Orexin-1 receptor-cannabinoid CB1 receptor heterodimerization results in both ligand-dependent and -independent coordinated alterations of receptor localization and function

Ellis, J., Pediani, J.D. , Canals Buj, M., Milasta, S. and Milligan, G. (2006) Orexin-1 receptor-cannabinoid CB1 receptor heterodimerization results in both ligand-dependent and -independent coordinated alterations of receptor localization and function. Journal of Biological Chemistry, 281(25), pp. 38812-38824. (doi:10.1074/jbc.M602494200)

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Publisher's URL: http://dx.doi.org/10.1074/jbc.M602494200

Abstract

Following inducible expression in HEK293 cells, the human orexin-1 receptor was targeted to the cell surface but became internalized following exposure to the peptide agonist orexin A. By contrast, constitutive expression of the human cannabinoid CB1 receptor resulted in a predominantly punctate, intracellular distribution pattern consistent with spontaneous, agonistindependent internalization. Expression of the orexin-1 receptor in the presence of the CB1 receptor resulted in both receptors displaying the spontaneous internalization phenotype. Single cell fluorescence resonance energy transfer imaging indicated the two receptors were present as heterodimers/oligomers in intracellular vesicles. Addition of the CB1 receptor antagonist SR-141716A to cells expressing only the CB1 receptor resulted in re-localization of the receptor to the cell surface. Although SR-141716A has no significant affinity for the orexin-1 receptor, in cells co-expressing the CB1 receptor, the orexin-1 receptor was also re-localized to the cell surface by treatment with SR-141716A. Treatment of cells co-expressing the orexin-1 and CB1 receptors with the orexin-1 receptor antagonist SB-674042 also resulted in re-localization of both receptors to the cell surface. Treatment with SR-141716A resulted in decreased potency of orexin A to activate the mitogen-activated protein kinases ERK1/2 only in cells co-expressing the two receptors. Treatment with SB-674042 also reduced the potency of a CB1 receptor agonist to phosphorylate ERK1/2 only when the two receptors were co-expressed. These studies introduce an entirely novel pharmacological paradigm, whereby ligands modulate the function of receptors for which they have no significant inherent affinity by acting as regulators of receptor heterodimers.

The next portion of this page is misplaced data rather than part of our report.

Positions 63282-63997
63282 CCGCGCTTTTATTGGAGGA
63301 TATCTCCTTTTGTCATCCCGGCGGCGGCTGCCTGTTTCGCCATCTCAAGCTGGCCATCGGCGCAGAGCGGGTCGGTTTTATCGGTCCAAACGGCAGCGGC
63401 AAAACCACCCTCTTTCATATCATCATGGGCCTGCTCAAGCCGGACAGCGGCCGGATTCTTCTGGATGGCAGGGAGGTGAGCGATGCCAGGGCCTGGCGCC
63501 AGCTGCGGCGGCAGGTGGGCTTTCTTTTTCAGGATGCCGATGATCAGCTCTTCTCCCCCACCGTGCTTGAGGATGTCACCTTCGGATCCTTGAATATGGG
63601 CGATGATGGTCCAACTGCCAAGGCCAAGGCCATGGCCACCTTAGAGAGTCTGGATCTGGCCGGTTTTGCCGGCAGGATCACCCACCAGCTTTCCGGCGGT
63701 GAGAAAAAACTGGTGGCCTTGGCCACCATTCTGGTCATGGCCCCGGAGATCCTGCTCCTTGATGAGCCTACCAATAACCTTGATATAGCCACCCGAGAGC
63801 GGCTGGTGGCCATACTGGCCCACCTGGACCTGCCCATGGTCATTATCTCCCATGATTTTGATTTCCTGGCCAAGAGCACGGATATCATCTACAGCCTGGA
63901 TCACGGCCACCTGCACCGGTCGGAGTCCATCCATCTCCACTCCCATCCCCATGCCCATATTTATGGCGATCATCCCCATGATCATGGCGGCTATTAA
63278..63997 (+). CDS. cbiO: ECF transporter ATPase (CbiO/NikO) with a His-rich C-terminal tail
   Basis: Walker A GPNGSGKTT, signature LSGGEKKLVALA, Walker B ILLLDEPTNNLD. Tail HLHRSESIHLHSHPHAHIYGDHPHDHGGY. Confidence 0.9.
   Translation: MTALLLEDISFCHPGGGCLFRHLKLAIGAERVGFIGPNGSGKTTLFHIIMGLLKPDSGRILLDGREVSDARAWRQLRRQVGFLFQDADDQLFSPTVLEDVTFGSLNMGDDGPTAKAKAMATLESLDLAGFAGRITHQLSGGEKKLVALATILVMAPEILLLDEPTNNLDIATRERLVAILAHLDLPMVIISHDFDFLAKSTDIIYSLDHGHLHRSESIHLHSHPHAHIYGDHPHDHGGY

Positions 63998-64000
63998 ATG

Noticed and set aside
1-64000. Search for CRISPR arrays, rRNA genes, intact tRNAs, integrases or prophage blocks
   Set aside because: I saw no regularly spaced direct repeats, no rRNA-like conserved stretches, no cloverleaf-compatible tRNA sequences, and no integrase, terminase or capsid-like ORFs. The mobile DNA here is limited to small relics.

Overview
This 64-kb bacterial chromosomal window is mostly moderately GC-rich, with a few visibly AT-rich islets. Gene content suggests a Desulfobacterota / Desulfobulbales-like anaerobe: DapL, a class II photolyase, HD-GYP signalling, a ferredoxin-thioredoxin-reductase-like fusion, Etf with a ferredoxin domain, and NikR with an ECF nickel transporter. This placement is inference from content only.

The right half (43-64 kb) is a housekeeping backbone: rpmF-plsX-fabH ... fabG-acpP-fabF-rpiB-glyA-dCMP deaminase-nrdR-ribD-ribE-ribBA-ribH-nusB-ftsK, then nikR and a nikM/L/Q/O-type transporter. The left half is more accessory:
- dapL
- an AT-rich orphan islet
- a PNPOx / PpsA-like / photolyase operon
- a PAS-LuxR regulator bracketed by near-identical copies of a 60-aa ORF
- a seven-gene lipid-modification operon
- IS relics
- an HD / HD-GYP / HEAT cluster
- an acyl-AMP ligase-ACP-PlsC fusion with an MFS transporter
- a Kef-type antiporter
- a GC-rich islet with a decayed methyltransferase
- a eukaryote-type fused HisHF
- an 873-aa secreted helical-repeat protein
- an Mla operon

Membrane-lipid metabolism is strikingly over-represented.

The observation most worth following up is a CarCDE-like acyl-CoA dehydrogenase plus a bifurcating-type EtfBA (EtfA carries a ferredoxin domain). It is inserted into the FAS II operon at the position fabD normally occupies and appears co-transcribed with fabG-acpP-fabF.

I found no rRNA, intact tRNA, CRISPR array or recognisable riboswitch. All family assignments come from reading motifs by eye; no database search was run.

Item Type:Articles
Status:Published
Refereed:Yes
Glasgow Author(s) Enlighten ID:Pediani, Dr John and Milligan, Professor Graeme and Canals Buj, Dr Meritxell
Authors: Ellis, J., Pediani, J.D., Canals Buj, M., Milasta, S., and Milligan, G.
Subjects:Q Science > QH Natural history > QH345 Biochemistry
College/School:College of Medical Veterinary and Life Sciences
College of Medical Veterinary and Life Sciences > Institute of Molecular Cell and Systems Biology
Journal Name:Journal of Biological Chemistry
Journal Abbr.:J Biol Chem.
Publisher:American Society for Biochemistry and Molecular Biology, Inc.
ISSN:0021-9258
ISSN (Online):1083-351X
Copyright Holders:Copyright © 2006 American Society for Biochemistry and Molecular Biology
First Published:First published in Journal of Biological Chemistry 281(25):38812-38824

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Project CodeAward NoProject NamePrincipal InvestigatorFunder's NameFunder RefLead Dept
242491Quantitative Analysis of the Effects of Receptor and G-Protein Mutations and Polymorphisms on Signal InitiationGraeme MilliganMedical Research Council (MRC)G9811527Institute of Neuroscience and Psychology
242492Quantitative Analysis of the Effects of Receptor and G-Protein Mutations and Polymorphisms on Signal InitiationGraeme MilliganMedical Research Council (MRC)G9811527Institute of Neuroscience and Psychology
389781The quaternary structure of G-protein coupled receptors - implications for function drug design. Programme grant support renewalGraeme MilliganMedical Research Council (MRC)G9811527Institute of Neuroscience and Psychology